Cameron and Clegg unveil plan to reduce UK deficit
SMALL investors, married couples, motorists and holidaymakers are likely to be hit with tax rises under plans unveiled yesterday by Britain's coalition government.
The tax increases, which will affect the middle classes, are designed to protect lower-paid workers and help pay Britain's debts.
David Cameron and Nick Clegg published the final coalition agreement, setting out the broad plans for the government over the next five years.
The document confirmed that it would push ahead with plans to increase sharply capital gains tax on the sale of second homes, shares and buy-to-let properties.
The plans, which could see the tax more than double from 18pc to 40 or even 50pc, will be set out in detail in next month's budget.
Conservative plans to offer more generous tax breaks for inheritance tax, first-time buyers and home owners have been watered down or abandoned.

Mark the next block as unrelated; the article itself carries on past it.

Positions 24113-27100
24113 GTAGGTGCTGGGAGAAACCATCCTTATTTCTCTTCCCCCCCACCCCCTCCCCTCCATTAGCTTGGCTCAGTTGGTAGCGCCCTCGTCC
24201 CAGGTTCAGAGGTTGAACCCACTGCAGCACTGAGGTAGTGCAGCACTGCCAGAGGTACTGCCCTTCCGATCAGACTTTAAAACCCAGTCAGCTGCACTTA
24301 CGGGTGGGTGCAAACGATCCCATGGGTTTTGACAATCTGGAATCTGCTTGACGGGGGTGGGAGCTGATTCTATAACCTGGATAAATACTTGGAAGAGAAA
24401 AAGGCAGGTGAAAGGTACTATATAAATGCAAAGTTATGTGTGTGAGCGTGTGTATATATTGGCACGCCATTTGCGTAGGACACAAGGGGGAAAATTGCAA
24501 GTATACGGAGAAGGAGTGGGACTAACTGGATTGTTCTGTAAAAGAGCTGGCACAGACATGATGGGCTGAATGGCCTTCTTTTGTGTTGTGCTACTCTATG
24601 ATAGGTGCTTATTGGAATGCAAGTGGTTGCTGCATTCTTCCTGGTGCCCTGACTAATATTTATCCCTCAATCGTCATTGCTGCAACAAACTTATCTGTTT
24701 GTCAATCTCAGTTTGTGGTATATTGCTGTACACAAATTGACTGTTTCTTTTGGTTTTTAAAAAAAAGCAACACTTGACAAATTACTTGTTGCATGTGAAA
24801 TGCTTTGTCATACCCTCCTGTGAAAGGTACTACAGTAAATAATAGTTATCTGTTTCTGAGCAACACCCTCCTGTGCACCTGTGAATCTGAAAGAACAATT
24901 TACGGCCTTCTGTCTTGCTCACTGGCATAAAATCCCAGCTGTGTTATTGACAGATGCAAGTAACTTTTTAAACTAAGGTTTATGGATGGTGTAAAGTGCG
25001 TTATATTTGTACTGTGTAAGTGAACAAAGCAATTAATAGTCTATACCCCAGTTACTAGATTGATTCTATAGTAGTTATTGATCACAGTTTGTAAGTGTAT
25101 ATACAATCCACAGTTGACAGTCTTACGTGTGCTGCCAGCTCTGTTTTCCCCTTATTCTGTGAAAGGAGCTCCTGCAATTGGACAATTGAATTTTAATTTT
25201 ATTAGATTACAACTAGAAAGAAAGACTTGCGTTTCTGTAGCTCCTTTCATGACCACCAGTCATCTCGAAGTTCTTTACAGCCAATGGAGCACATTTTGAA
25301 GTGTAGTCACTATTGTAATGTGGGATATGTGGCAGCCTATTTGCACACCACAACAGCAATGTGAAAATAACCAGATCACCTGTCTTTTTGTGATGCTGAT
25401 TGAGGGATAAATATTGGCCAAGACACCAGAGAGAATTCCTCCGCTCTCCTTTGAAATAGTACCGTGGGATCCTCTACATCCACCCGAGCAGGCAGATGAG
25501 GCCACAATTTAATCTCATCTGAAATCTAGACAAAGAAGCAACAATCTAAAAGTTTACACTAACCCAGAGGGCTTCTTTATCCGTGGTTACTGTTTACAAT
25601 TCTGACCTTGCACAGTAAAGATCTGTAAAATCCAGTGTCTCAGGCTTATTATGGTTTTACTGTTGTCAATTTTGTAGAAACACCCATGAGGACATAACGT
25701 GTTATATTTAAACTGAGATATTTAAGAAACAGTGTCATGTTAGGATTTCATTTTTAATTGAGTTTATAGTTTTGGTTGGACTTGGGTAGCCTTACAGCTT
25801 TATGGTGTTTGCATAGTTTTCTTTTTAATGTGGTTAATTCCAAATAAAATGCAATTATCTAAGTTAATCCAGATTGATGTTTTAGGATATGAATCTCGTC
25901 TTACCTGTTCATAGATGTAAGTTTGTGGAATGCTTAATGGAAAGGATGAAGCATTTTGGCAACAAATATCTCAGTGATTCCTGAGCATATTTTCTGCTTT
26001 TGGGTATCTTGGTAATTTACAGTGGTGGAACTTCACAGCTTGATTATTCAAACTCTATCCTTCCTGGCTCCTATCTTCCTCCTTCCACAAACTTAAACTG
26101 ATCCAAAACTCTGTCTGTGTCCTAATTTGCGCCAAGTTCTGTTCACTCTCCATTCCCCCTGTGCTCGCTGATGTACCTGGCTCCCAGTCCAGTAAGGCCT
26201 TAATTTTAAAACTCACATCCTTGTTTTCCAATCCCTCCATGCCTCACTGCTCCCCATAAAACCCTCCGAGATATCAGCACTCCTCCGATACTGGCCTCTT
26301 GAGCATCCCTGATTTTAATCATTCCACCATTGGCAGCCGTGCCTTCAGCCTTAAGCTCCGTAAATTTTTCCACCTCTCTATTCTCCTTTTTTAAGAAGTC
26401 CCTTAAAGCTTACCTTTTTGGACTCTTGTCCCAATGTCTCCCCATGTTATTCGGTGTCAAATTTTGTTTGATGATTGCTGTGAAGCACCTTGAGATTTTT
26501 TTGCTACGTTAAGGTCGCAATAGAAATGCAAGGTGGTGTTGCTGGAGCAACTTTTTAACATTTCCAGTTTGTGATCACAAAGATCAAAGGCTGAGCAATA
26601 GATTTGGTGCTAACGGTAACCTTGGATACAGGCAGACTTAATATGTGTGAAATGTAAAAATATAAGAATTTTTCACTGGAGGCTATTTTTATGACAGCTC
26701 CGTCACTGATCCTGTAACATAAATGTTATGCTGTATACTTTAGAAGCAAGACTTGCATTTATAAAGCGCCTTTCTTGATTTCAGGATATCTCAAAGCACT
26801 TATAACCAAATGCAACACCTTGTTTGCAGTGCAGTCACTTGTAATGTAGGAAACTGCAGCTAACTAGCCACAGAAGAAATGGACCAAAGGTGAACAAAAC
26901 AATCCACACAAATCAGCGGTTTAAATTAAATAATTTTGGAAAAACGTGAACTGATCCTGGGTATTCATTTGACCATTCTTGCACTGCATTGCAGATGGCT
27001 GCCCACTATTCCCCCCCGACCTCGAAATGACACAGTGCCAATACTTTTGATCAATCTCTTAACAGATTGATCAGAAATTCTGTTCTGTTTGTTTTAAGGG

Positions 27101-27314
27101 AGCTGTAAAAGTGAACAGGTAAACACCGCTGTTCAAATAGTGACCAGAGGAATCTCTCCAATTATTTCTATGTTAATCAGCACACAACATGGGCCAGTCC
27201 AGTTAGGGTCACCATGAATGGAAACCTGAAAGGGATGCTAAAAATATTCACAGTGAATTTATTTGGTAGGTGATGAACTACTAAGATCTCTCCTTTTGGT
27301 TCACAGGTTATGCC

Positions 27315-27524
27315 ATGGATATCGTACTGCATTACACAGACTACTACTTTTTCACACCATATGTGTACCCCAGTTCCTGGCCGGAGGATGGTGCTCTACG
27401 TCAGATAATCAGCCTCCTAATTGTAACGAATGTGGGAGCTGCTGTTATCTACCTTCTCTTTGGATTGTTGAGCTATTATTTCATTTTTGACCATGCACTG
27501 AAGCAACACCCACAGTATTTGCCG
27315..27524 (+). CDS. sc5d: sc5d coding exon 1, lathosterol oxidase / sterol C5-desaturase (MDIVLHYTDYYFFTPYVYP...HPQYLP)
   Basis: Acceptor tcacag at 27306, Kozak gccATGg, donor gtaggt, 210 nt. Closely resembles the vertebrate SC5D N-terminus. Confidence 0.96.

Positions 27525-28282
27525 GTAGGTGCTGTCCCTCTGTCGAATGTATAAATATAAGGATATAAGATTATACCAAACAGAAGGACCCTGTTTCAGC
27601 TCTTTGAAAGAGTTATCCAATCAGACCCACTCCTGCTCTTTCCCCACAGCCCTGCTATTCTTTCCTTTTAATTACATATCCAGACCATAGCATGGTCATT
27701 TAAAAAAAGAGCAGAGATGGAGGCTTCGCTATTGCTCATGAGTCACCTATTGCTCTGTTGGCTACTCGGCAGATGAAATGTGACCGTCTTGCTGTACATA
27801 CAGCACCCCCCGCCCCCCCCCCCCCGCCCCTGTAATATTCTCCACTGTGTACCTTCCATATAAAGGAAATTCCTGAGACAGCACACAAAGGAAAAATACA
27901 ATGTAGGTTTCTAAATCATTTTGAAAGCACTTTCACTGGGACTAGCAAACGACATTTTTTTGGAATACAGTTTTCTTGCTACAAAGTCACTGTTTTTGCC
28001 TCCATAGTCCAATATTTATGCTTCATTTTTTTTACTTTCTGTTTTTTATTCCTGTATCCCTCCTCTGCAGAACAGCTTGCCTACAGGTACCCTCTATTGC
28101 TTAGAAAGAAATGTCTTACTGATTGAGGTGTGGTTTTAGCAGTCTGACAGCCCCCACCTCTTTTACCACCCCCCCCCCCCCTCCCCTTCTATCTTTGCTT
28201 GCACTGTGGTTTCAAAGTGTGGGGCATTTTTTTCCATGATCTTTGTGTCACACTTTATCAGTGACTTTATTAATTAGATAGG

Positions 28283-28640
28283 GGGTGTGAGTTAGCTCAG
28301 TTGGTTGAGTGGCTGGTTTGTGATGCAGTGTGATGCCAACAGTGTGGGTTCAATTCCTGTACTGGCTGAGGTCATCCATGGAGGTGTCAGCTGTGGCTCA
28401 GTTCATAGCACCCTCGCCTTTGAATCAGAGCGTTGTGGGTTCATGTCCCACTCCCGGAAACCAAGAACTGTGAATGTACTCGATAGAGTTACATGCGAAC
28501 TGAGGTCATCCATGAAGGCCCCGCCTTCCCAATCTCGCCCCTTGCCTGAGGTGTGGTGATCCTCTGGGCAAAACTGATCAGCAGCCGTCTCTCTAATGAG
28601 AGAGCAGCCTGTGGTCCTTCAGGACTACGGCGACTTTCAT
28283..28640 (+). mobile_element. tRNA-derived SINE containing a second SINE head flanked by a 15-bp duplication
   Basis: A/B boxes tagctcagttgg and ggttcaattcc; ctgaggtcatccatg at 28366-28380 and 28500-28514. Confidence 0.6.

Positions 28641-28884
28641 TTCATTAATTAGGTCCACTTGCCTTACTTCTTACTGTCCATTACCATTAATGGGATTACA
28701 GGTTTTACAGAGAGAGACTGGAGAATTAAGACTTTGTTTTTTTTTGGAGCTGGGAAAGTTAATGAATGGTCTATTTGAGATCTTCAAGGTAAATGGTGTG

And plans to cut fuel duty when oil prices are high have also been abandoned, leading to fears that motorists will be targeted.
More money is expected to be raised by changing the way flights are taxed, which could add more than £300 (€345) to the cost of a long-haul family holiday.
The extra revenues will be used to reduce income tax for basic-rate taxpayers who are earning less than £35,000 (€40,000).
The parties agreed to "significantly accelerate the reduction of the structural deficit over the course of a parliament", claiming that most of that would be "borne by reduced spending rather than increased taxes".
About 80pc of the money used to pay national debts will come from spending cuts -- with the rest from tax rises.
This is regarded as a major victory for the Conservatives in the coalition discussions.
But many experts believe that it will be difficult for ministers to cut spending sharply enough and that further tax rises may be necessary.
The document confirmed that there would be a referendum on changing the voting system for the next election.
Accountants and financial experts said the coalition agreement did not provide enough detail to form a judgment on the merit of the tax and spending plans. (© Daily Telegraph, London)